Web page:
Now, their results come from January 2013 (interestingly, the set of data I’m using here includes data leading up to March 2013, so there’s a little bit of crossover), so it’s possible they’re more up to date. However, their statistic of 85,000 is massively different from the 13,000 suggested by the article this blog focuses on.

It’s becoming clear why we need to be absolutely clear and transparent on rape statistics as they seem to vary so wildly from one set of data to the next. This is exactly the reason why promoting such myths as the 1in 4 statistic is so damaging to actual rape cases. It creates a culture of fear and misunderstanding around an already misunderstood and under-reported crime. When official figures fly in the face of the feminist statistics, it leads me to question how the 1 in 4 figure still exists and is believed. It simply doesn’t seem to exist. Luckily, Rape Crisis do link to the study they took those figures from. When I get time, I’ll read it through and, if I need to, perhaps create an addendum to this blog. As it stands, I’m sticking with the article above.

We then get an interesting statistic on the ‘sanction-detention- rate which, as the article puts it:

‘that is the number of recorded adult rapes that result in a caution or charge’

The full quote reads:

‘Elsewhere, the data reveals Durham Police had the highest “sanction detection” rate, that is the number of recorded adult rapes that result in a caution or charge, at 32%, while Warwickshire had the lowest at 6%. The average sanction detection rate was 18%’

Another statistic that shows the actual conviction rate of rapists is a lot higher than feminists claim, reaching as high as 32% in some cases. That might seem like a small number, but I’ve seen feminists claim that only 6% of rapists are ever brought to justice amongst many other ludicrously small figures. Despite what people might think, people are being convicted or, at the very least, cautioned, for the crimes they’ve committed. That might seem like a low number, but don’t forget some counties have a ‘no-crime’ statistic of 33%, so you have to take all the figures into account. If we take the highest ‘no-crime’ rate of 33% and the highest ‘sanction-detention’ rate of 32%, that equals 65% of rapes that are dealt with in the UK in some counties. If we take the lowest of those two numbers we get 9% total, which is more in line with the feminist figures. The average is 30% total, which is still higher than I’ve seen feminists claim. Also worth remembering, this is the total amount of adult rapes, according to this report, which must include males, so we aren’t solely looking at female victimisation.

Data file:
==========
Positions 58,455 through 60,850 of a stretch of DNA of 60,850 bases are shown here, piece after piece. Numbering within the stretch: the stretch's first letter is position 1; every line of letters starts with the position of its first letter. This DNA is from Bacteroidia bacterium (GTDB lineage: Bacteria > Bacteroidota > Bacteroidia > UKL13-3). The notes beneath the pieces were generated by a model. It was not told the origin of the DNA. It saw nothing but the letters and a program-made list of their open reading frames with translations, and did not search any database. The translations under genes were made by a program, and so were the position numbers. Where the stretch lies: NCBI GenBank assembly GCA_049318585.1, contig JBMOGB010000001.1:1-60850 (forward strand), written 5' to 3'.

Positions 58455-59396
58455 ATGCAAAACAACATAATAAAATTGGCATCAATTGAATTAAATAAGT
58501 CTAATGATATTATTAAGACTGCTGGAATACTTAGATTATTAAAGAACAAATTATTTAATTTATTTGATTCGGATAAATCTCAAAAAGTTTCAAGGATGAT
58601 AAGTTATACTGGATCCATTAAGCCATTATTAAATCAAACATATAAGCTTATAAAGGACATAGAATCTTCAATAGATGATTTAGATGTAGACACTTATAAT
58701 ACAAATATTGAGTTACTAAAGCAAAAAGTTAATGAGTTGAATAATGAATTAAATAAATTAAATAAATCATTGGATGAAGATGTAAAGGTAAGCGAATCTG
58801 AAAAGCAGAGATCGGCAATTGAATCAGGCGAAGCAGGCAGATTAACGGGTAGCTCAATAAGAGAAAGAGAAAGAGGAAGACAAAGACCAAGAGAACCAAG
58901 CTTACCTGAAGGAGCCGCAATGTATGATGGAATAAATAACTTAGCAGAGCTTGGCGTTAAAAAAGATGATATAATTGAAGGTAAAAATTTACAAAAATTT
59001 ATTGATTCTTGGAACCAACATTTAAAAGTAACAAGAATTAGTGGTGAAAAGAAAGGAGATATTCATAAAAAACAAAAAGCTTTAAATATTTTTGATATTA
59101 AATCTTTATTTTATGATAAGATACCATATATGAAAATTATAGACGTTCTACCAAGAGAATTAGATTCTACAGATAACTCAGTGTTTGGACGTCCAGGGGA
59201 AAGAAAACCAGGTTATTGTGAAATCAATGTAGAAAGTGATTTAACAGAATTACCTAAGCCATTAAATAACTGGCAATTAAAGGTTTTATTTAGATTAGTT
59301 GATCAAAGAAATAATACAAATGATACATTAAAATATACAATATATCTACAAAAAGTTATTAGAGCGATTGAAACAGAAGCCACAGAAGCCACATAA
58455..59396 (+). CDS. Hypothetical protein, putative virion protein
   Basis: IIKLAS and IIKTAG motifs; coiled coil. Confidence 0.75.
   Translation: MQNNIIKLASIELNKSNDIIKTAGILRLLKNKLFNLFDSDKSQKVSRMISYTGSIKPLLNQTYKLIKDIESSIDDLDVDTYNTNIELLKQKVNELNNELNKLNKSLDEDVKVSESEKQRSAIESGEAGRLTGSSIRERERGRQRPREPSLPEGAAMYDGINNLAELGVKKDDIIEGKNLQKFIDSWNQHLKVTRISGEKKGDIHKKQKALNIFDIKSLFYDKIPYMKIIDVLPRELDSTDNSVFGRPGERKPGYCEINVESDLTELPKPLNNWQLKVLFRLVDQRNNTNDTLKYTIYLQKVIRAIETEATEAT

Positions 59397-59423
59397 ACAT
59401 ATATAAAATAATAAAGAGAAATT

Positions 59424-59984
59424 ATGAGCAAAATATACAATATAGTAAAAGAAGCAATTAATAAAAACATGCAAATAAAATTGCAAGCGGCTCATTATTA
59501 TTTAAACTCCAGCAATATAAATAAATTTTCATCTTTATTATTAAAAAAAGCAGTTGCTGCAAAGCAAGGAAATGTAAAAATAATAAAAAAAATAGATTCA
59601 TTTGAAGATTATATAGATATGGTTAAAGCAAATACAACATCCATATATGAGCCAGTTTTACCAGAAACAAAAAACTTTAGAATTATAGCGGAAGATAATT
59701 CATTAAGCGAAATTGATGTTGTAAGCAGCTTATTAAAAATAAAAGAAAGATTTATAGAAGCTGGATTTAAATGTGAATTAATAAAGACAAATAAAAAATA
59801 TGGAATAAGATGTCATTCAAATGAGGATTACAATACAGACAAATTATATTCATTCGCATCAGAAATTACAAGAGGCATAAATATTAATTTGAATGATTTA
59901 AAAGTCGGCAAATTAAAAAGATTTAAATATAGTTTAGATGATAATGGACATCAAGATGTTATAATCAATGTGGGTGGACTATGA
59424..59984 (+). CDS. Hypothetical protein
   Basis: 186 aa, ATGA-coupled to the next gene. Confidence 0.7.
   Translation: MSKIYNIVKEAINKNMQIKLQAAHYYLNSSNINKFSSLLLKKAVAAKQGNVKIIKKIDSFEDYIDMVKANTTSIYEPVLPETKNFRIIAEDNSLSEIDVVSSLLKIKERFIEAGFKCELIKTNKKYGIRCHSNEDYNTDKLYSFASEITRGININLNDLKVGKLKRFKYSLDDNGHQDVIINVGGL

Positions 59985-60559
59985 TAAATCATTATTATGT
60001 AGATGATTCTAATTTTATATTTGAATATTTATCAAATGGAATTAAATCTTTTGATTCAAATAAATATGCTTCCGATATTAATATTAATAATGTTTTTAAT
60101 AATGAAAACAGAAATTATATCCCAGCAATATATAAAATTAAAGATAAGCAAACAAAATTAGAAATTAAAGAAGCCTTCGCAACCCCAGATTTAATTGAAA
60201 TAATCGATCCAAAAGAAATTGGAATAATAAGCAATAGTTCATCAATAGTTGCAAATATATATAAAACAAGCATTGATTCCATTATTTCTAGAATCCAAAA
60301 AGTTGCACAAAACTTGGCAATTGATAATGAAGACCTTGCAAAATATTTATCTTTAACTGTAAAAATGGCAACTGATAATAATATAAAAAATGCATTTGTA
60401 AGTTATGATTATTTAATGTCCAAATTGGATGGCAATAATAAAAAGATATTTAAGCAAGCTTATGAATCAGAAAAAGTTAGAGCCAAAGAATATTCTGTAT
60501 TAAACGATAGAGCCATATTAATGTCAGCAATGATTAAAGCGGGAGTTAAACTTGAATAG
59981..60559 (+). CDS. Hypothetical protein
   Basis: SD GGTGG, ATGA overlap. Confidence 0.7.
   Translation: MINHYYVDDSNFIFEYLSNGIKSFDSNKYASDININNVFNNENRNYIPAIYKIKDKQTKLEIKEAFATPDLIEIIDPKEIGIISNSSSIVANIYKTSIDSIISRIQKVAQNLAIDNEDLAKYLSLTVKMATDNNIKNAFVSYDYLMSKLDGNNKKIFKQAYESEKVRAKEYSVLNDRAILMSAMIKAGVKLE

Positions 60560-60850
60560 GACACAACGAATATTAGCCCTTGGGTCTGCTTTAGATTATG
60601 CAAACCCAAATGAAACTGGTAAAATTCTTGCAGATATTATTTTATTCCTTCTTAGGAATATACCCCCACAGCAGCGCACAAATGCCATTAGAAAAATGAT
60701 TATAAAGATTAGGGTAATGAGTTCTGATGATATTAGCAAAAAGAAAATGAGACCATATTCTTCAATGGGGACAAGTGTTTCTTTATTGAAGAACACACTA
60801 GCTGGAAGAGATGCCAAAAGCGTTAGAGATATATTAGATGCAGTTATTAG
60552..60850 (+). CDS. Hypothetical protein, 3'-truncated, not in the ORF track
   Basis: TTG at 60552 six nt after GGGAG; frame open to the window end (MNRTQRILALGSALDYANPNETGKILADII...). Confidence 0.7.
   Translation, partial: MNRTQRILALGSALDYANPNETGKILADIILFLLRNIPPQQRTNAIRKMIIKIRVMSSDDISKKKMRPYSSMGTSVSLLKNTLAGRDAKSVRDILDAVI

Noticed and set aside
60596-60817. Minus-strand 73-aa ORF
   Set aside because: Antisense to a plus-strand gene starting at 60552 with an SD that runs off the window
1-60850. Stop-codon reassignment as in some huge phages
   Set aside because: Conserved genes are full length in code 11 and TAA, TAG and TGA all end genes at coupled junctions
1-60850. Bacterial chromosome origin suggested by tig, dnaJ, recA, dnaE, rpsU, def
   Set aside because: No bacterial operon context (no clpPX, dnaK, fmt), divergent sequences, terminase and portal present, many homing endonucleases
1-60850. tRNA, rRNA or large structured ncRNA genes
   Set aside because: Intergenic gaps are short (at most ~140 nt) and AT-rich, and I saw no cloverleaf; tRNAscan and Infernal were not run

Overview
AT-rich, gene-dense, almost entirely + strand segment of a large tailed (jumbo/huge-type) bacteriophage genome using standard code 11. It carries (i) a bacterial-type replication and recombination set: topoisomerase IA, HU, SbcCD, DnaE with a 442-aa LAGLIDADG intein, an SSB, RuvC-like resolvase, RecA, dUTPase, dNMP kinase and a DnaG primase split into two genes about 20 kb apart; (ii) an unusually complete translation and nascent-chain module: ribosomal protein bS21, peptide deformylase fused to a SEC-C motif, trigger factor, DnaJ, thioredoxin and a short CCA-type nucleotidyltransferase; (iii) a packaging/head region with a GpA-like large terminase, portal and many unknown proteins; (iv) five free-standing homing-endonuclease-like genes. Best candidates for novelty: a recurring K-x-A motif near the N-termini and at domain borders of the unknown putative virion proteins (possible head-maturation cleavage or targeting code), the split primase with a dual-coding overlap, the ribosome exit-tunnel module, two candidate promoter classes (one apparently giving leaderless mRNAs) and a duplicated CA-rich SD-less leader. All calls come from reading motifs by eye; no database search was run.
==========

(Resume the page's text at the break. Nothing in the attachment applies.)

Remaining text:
Of course, numbers vary wildly, and there’s no way I can say that rape is comprehensively being dealt with across the board. The point is very simple, though, it is not a gendered crime, it happens to both sexes, and it is being dealt with in some areas of the country, to a much higher degree than we are told about.

We then get, perhaps, the most interesting line, given to us far below the original statistics about ‘no-crimes’:

‘A recorded crime can be “no-crimed” where additional verifiable information determines no crime has been committed.’

If this suggests anything, it’s that the crime, with ‘verifiable information’, has been proven to not have been committed. Does this mean deliberate false allegations? Again, it’s unclear. For all we know this could be a woman who is convinced she has been raped but, on reflection, the law decides she hasn’t. It doesn’t mean she is any less victimised or scarred by what happened, it just means it wasn’t classified as rape.

Of course, this isn’t acceptable for our Rape Crisis spokesperson:

‘Ms Sharpling said the HMIC report on Jimmy Savile revealed difficulties in rape victims coming forward to police and “lack of confidence” was one of the issues.

She added there may be a range of “other explanations” for the disparities between forces but questions over disbelief had to be raised.’

So she admits that there may be ‘other explanations’ for the differences between forces, but still thinks the old adage that no-one believes a woman when she claims she’s been raped is the top reason.